In 2016 the National Broadcasting and Telecommunications Commission (NBTC) published a draft five-year master plan for the telecommunications sector, with the previous master plan having ended in April 2017. Under the new plan, advanced technologies will be promoted and competition will be encouraged. One of the main issues addressed is the release of spectrum, and operators – particularly DTAC – are hoping the plan will reveal when new licences will become available.
Question Of Timing
The sector has been jarred by the ending of concessions. Timing issues regarding new licence auctions held to cover these openings in spectrum have created some uncertainty for customers and companies. The draft of the new plan partially relieved some concerns, as it detailed the release dates for the existing spectrum. But it fell short of expectations in that it did not discuss the actual auctioning of that spectrum. Thus, it is not yet clear when precisely the new capacity will be auctioned.
According to the draft plan, bandwidth will be available at 1800 MHz and 2.1 GHz in 2018, and at 2.6 GHz in 2022. In 2023 spectrum will be released at 2.6 GHz and in 2025 at 450 MHz, 860 MHz, 1500 MHz, 1800 MHz and 2.3 GHz. Other dates have also been discussed. Meanwhile, 2G will be phased out by 2019. As of early 2017 there were some 800,000 2G subscribers.
In January 2017 the NBTC announced a revised spectrum management timetable for wireless broadband at 1.5 GHz, 2.3 GHz and 2.6 GHz. It said that regulations for the 2.3-GHz and 2.6-GHz bands will be published by 2022, a delay from the original 2018 target, while those for 1.5 GHz will be completed by 2023. By 2025, the country will have an estimated 865 MHz of mobile bandwidth, up from the current 420 MHz.
Some moves have created controversy. Authorities have allocated 10 MHz of bandwidth at the highly valued 850-MHz range to the police for 4G services. Observers suggest that this may be granted to an mobile virtual network operator, rather than being used for public safety. The country has also failed to follow the International Telecommunications Union’s recommendation to use the 700-MHz band for mobile broadband, while commentators note a number of other irregularities. They say that it was unusual for the NBTC to award the Communications Authority of Thailand (CAT) bandwidth at the 2.1-GHz spectrum for free through 2025, adding that CAT was probably looking for the same at 1.8 GHz. Furthermore, the pick-up of 15 MHz at 2.1 GHz by AIS from Telecom of Thailand was perceived as unusual, and could be a precursor to a similar deal at 2.3 GHz.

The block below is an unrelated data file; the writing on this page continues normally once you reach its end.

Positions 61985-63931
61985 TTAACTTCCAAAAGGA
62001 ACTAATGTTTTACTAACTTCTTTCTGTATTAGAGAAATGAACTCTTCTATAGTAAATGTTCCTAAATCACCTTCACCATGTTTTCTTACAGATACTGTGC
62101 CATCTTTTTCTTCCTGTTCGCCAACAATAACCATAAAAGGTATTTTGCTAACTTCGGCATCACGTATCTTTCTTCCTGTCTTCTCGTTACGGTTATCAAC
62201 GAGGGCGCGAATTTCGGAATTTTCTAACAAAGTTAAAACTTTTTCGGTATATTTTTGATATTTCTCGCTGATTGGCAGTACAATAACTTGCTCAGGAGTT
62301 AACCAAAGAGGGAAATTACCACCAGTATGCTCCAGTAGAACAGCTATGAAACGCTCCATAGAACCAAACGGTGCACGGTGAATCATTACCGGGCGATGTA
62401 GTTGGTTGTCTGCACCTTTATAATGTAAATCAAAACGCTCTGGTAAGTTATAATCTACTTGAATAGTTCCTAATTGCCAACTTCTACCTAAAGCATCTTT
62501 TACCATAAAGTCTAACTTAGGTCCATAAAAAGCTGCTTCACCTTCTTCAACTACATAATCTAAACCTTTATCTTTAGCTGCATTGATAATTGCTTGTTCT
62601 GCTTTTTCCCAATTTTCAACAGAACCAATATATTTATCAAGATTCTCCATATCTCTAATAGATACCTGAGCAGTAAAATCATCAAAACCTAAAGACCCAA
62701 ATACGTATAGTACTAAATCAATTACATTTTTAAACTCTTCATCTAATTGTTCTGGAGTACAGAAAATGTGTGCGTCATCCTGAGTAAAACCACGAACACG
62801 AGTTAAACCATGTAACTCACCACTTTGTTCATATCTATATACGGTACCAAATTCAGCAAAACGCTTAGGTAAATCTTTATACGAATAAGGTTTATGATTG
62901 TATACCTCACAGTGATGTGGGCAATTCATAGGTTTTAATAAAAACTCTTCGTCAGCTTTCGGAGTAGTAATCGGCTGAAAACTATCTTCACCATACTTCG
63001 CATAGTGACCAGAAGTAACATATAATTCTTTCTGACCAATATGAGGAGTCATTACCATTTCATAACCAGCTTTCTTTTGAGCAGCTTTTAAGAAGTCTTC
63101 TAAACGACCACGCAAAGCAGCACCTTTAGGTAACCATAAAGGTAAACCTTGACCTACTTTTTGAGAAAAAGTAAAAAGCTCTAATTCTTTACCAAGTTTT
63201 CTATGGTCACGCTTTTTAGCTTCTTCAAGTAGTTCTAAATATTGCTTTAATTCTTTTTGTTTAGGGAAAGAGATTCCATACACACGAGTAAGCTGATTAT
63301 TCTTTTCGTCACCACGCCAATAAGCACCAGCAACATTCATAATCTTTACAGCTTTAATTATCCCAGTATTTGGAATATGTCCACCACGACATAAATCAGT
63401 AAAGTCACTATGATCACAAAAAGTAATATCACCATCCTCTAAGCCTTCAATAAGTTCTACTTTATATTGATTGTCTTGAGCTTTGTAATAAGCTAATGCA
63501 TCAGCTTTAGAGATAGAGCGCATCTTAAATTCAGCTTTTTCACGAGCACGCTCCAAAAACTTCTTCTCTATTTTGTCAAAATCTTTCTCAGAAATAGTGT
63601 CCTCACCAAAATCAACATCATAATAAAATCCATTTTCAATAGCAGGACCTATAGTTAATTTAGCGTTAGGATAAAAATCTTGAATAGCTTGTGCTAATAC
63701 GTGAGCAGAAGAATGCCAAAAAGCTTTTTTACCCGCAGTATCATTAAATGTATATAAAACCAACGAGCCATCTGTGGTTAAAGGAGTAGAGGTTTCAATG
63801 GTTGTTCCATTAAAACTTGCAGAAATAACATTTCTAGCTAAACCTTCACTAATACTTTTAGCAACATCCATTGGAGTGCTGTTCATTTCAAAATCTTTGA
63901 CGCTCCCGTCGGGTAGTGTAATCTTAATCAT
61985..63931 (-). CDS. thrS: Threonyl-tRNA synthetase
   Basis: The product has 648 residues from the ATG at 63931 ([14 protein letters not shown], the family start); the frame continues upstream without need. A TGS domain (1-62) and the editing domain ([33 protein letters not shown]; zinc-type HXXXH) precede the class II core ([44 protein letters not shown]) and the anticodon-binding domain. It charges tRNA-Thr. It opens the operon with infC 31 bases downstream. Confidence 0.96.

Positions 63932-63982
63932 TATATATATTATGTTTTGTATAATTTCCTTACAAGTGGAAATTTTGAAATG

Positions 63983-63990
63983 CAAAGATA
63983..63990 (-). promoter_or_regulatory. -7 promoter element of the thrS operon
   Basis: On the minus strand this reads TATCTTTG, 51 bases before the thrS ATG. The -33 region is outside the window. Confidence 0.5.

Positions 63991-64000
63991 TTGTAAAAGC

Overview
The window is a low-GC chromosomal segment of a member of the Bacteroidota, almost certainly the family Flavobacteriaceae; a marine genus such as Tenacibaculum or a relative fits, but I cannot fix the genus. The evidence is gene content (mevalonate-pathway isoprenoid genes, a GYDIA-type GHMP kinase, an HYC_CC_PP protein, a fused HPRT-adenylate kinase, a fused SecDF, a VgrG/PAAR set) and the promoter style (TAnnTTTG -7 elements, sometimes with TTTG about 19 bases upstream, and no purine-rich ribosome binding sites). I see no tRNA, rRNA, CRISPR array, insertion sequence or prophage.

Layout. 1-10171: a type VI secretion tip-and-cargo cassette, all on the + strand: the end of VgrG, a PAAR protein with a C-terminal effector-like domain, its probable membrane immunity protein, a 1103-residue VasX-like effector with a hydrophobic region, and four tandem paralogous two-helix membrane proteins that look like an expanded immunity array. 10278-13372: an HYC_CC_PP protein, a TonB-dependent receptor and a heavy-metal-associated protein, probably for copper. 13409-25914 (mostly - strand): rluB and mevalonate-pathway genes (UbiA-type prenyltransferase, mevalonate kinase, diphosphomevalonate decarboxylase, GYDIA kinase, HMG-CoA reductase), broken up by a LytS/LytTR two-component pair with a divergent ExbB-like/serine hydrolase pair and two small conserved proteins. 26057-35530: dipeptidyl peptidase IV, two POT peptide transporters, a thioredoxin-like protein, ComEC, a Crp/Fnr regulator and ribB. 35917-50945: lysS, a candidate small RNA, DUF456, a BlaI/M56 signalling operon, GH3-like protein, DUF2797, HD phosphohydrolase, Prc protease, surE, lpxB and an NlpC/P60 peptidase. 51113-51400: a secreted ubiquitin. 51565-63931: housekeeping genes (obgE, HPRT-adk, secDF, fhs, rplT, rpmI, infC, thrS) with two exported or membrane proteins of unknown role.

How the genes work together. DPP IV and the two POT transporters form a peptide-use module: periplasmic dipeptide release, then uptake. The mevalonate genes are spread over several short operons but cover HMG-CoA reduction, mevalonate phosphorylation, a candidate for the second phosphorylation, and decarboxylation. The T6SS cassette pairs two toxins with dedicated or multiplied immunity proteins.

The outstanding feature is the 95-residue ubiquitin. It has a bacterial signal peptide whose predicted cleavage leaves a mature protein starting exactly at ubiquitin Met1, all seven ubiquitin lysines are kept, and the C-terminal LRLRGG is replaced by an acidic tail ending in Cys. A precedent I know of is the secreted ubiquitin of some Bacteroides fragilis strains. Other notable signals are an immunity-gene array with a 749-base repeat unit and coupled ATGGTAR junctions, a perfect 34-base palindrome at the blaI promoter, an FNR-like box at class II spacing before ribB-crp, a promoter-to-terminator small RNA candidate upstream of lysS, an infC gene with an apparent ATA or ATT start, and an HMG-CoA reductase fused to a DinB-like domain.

In 2016 a new frequency act was approved by the Cabinet. Under the act, the NBTC will be under control of the Commission for Digital Economy and Society. Furthermore, a new National Broadcasting and Telecommunications Act, in draft for early 2017, will change the NBTC governance structure, from two five-member boards to one seven-member board.
These changes respond to the realities of convergence, easing guidance of a sector where the line between media and telecommunications is blurring. Board members will be chosen by a committee of judges and bureaucrats. They will then be recommended to the Senate by the Digital Economy and Society Ministry, with the prime minister having the final word.
Under the new act the NBTC will lose control of satellite communications, which many see as the commission losing independence. Analysts also point out that the act may allow for the reintroduction of “beauty contests” in the distribution of spectrum. This would represent a step back for the country, which had finally adopted international-standard auctions in 2012.
The country’s military government has already been seen intervening in the workings of the telecommunications regulators. When Jasmine International defaulted on its payment for the 4G spectrum, Section 44 of Thailand’s constitution was invoked by the prime minister and a new auction for the spectrum was carried out.
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